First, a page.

Friday, August 23, 2013

That's Not A Feeling, Dan Josefson

Dan Josefson's debut novel is an odd piece of fiction set in a darkly wrought juvenile camp for troubled children in upstate New York. Benjamin has been abandoned at Roaring Orchards by his parents and narrates his immersion into the strange community that is made up of unreliable, neurotic adults serving as counselors, and their delinquent young charges. These adults are hinted to have just as serious personal problems plaguing them as the kids at the camp, and multiple even dislike the techniques and structure that make Roaring Orchards so different.

The novel is populated by such a large cast of adults and teens that you don't really get a strong sense of any personalities, even our oddly omnipotent narrator Benjamin, who inexplicably describes scenes he didn't witness. Indeed, the character most likely to encourage connection with a reader is Tidbit, who is the closest thing Benjamin has to a friend, and also a compulsive liar. Tidbit's experience with the camp sets the scene, but again oddly enough, as narrated by Benjamin. It's an uncomfortable structure that muddied the waters for me. I kept waiting for Benjamin to have meaningful moments with counselors like Aaron and Doris, who he offers incredibly intimate insights on, but my waiting never offered up any fruit in that case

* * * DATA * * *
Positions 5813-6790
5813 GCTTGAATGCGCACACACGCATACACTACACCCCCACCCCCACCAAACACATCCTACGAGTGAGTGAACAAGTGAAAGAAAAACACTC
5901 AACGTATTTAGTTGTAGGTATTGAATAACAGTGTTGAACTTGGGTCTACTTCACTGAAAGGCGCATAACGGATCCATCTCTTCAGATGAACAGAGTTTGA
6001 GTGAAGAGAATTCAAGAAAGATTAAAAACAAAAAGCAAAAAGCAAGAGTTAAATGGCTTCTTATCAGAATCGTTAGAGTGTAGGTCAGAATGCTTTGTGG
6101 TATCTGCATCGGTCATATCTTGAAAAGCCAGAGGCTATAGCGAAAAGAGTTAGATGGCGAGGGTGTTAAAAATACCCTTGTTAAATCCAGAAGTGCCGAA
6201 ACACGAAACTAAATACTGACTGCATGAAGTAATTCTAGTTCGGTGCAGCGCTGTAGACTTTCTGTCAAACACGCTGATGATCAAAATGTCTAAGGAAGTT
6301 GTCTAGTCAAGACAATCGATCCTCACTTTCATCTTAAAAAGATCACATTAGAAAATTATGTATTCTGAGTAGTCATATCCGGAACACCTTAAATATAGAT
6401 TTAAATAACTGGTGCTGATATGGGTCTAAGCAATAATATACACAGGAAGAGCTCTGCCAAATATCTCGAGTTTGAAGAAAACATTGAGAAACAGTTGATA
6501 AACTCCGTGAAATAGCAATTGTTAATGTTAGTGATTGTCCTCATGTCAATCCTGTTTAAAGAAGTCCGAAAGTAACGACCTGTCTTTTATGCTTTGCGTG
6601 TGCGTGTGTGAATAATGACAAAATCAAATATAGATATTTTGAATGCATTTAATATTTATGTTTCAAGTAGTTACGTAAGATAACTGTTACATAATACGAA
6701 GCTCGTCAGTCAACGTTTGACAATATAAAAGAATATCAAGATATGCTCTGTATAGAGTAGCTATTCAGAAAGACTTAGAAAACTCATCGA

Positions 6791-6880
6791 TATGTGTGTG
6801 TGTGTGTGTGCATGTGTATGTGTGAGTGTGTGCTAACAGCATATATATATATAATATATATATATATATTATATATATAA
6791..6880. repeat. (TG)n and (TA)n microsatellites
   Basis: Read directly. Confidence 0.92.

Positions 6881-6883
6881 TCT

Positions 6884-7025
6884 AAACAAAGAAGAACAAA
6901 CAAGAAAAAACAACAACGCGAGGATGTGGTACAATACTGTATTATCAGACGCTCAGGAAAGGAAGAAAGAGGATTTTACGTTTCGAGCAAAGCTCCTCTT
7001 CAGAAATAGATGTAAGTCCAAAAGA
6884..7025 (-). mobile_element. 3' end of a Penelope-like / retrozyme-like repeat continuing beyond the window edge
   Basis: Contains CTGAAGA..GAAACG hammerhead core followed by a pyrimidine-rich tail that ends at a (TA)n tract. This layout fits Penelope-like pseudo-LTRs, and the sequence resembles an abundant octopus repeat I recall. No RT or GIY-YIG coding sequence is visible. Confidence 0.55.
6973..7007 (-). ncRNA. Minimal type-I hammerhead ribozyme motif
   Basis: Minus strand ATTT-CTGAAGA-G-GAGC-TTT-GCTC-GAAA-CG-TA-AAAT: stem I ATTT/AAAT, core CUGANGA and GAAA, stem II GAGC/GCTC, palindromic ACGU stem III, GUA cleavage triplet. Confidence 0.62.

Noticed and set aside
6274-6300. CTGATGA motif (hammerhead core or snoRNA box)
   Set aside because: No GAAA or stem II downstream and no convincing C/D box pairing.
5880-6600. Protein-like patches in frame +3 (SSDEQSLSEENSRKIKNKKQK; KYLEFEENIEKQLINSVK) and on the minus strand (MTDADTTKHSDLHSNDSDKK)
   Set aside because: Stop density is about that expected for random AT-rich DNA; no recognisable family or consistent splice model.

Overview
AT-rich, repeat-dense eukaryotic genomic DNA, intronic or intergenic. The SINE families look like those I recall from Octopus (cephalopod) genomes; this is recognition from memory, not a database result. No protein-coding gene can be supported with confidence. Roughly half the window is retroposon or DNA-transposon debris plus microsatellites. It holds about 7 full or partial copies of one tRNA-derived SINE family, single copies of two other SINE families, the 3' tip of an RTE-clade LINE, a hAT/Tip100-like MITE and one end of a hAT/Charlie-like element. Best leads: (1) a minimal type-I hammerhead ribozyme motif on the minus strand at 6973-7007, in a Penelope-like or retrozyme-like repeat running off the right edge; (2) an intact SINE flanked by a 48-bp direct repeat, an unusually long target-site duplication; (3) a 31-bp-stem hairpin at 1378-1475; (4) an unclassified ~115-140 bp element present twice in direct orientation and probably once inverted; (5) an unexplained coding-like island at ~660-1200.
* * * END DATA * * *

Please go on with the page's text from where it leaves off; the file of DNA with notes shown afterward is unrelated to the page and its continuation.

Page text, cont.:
There really isn't a slow build up to any particular climax, but more the meandering nonsense of day to day antics and outbursts of the kids, paired with the ineffectual and oftentimes laughable pseudo-psychology of the camps' staff, as headed by the elusive and charismatic Aubrey.

The kids are routinely ostracized and manipulated, and sinister enough in their desperation to manipulate right back. That is where Josefson truly shines; you absolutely believe them capable of the haphazard chaos they create within and around themselves. There's a shamelessness in the drama that is life within this dry, sometimes bleak place that Josefson evokes consistently throughout this novel.

Aside from those bursts of action supplied by trouble making kids, the novel doesn't build directly upwards into a climax. It can be a bit dry at times, and chillingly unpredictable. The drawback is that it didn't encourage me to read on from chapter to chapter; it really felt like work. The humor is quiet, and bittersweet. You'll laugh as you flinch at the awkwardness of the shunning and other absurd counseling techniques. 

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